The Association between General and Pathological Dissociation and Disaster-Related Psychopathology in Directly Exposed Survivors

Fatih Canan, Carol S. North

Research output: Contribution to journalArticlepeer-review

4 Scopus citations


Objective: Dissociation and trauma have a well-documented relationship, and dissociation is assumed to result from trauma exposure. If trauma generates dissociative psychopathology, it should be observed after exposure to disaster and be associated with disaster-related psychopathology. Few studies have focused specifically on dissociation as an outcome of disaster trauma. This study examined dissociation and its association with disaster-related psychopathology in survivors of five different disasters. Methods: In the first 6 postdisaster months, directly exposed survivors (N = 216) of mass shootings, floods, or a firestorm completed structured diagnostic interviews providing lifetime predisaster and postdisaster prevalent/incident psychiatric diagnoses and the Dissociative Experiences Scale (DES) 1–3 years after baseline. Results: DES scores were very low; only 1% met the DES Taxon signifying pathological dissociation. In multivariate models including predisaster lifetime major depression, lifetime panic disorder, lifetime generalized anxiety disorder, and lifetime alcohol use disorder; disaster-related PTSD; and number of incident somatoform symptoms as independent covariates, predisaster lifetime major depression and alcohol use disorder were independently associated with both general (DES score) and pathological (DES Taxon) dissociation, and postdisaster incident somatization symptoms were also associated with general dissociation, but postdisaster psychopathology including disaster-related PTSD was not associated with general or pathological dissociation. Conclusions: Neither general nor pathological dissociation was independently associated with disaster-related PTSD or other incident psychopathology. The only psychiatric disorders associated with dissociation were present before the disasters. Coupled with the low dissociation rates, these findings indicate that dissociation does not appear to be a mental health outcome of disaster trauma.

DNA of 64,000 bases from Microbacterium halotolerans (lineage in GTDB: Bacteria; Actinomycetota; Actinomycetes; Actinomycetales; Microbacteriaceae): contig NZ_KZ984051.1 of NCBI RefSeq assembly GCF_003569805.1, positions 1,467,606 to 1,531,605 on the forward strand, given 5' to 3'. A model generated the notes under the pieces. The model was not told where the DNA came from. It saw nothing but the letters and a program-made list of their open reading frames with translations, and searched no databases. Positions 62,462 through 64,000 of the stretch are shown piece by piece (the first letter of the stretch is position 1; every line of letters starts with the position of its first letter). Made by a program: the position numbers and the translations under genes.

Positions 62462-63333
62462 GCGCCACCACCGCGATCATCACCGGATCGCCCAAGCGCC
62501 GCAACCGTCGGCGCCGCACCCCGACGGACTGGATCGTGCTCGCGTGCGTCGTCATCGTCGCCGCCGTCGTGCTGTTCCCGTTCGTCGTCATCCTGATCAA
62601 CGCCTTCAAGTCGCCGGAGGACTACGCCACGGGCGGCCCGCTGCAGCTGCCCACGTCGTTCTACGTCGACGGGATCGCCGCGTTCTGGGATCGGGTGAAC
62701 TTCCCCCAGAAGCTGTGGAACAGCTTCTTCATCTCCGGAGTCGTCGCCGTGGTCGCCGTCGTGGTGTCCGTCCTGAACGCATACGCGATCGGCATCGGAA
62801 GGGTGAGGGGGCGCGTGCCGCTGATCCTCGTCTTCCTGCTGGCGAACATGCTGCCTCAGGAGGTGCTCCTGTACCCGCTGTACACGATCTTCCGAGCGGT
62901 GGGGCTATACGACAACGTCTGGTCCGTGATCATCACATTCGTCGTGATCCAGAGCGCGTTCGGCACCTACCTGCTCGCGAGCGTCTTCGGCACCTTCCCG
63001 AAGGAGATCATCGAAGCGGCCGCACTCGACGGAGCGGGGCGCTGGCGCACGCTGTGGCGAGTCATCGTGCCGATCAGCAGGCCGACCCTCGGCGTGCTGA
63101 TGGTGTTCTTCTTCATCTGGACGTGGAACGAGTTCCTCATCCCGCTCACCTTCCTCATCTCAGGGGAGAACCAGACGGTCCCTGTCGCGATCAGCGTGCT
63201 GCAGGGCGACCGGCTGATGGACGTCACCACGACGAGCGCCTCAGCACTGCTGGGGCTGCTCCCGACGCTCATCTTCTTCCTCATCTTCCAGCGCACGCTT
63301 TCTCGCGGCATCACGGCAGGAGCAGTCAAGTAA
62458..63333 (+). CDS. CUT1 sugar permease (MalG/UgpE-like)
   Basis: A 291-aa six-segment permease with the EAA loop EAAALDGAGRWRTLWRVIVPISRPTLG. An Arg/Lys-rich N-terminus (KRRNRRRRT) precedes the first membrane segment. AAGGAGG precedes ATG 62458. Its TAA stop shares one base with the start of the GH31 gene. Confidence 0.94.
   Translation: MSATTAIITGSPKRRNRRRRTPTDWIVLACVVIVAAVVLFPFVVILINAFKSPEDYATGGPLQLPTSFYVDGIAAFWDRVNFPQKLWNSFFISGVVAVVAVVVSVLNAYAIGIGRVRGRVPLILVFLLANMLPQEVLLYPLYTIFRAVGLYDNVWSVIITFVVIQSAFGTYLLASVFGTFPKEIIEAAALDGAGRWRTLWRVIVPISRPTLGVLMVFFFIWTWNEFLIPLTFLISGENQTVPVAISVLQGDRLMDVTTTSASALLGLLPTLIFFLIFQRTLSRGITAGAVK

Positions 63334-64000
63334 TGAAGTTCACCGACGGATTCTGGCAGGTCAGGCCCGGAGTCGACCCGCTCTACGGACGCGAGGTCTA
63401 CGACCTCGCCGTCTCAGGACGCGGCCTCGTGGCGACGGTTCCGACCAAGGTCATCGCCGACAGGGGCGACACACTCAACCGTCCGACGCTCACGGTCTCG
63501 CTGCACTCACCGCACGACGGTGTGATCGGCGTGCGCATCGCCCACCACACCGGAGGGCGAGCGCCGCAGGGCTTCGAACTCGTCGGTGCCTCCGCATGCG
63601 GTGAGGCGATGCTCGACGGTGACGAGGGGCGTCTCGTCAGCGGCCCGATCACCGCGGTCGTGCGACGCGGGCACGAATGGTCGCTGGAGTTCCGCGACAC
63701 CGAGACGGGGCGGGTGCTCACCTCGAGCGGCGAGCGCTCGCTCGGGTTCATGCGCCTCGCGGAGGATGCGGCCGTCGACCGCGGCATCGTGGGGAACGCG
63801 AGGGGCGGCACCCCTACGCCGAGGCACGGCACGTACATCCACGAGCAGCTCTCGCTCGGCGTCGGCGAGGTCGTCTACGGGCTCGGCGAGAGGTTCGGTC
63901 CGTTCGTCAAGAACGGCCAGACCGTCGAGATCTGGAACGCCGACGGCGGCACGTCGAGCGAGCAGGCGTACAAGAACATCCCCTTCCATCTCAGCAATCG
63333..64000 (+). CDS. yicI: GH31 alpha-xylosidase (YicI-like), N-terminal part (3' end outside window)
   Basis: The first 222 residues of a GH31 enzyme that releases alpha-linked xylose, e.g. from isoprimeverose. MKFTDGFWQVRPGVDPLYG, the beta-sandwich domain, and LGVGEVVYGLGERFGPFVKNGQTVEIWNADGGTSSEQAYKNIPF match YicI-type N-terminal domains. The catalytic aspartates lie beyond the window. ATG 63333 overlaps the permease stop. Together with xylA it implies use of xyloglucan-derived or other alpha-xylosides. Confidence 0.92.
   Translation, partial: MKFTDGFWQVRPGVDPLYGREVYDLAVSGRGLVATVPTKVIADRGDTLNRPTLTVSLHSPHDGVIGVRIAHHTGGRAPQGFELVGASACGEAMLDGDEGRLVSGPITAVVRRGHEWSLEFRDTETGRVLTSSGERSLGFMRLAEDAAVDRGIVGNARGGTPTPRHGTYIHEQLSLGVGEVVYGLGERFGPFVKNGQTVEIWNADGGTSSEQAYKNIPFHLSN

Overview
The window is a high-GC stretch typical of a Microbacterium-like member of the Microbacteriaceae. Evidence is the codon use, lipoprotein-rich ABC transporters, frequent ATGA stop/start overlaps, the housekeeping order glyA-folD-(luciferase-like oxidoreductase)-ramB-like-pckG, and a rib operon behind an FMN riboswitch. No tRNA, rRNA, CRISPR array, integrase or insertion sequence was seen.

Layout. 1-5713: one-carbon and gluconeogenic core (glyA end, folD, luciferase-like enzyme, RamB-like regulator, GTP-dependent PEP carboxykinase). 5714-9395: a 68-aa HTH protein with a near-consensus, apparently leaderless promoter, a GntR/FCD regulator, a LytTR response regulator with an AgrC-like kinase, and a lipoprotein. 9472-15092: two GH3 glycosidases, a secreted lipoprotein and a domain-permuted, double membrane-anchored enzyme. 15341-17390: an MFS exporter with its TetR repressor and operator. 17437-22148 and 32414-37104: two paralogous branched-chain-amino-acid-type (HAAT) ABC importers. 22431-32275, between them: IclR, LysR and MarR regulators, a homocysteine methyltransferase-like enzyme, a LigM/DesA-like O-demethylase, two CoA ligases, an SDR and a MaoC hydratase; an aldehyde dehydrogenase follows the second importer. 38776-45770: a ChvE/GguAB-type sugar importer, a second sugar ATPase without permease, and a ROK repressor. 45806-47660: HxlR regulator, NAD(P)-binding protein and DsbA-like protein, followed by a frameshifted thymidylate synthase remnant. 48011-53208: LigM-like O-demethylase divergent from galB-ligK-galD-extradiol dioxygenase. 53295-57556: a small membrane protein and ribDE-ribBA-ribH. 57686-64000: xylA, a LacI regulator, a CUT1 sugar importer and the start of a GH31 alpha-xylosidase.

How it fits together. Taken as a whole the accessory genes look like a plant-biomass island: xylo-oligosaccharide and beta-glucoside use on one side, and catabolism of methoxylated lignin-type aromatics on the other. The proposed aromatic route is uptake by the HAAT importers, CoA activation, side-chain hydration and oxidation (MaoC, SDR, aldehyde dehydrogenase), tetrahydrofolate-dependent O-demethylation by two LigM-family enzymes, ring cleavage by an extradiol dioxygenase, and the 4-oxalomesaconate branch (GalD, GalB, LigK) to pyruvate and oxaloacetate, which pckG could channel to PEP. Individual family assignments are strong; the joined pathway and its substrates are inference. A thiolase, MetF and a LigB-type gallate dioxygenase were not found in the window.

Original languageEnglish (US)
Pages (from-to)292-305
Number of pages14
JournalPsychiatry (New York)
Issue number3
StatePublished - Jul 2 2020

ASJC Scopus subject areas

  • Psychiatry and Mental health


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